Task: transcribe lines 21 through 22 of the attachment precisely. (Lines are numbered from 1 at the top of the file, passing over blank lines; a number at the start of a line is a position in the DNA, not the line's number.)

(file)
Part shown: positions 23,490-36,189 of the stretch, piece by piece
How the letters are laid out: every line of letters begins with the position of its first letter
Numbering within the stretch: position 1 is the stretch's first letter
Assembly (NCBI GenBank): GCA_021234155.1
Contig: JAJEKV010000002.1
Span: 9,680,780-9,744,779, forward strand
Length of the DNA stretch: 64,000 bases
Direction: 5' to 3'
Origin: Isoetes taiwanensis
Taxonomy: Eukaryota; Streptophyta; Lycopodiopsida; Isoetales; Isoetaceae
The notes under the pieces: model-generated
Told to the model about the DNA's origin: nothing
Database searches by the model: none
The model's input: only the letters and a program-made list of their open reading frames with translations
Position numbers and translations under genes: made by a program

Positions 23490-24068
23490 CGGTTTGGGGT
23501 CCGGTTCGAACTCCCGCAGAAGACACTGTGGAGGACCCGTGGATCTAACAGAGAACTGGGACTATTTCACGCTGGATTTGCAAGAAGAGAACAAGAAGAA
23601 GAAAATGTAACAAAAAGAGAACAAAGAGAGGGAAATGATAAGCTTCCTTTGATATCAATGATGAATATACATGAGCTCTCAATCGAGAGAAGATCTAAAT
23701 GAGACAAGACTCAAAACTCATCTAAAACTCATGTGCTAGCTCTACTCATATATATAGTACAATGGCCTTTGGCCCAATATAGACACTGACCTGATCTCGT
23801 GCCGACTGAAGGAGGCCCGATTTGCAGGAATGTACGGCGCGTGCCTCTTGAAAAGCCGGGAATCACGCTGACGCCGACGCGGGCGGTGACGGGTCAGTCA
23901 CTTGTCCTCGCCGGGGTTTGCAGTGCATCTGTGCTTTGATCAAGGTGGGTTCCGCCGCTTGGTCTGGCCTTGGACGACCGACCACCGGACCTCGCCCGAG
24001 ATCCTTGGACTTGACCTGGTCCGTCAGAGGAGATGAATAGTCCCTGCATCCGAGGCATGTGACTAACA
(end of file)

23801 GCCGACTGAAGGAGGCCCGATTTGCAGGAATGTACGGCGCGTGCCTCTTGAAAAGCCGGGAATCACGCTGACGCCGACGCGGGCGGTGACGGGTCAGTCA
23901 CTTGTCCTCGCCGGGGTTTGCAGTGCATCTGTGCTTTGATCAAGGTGGGTTCCGCCGCTTGGTCTGGCCTTGGACGACCGACCACCGGACCTCGCCCGAG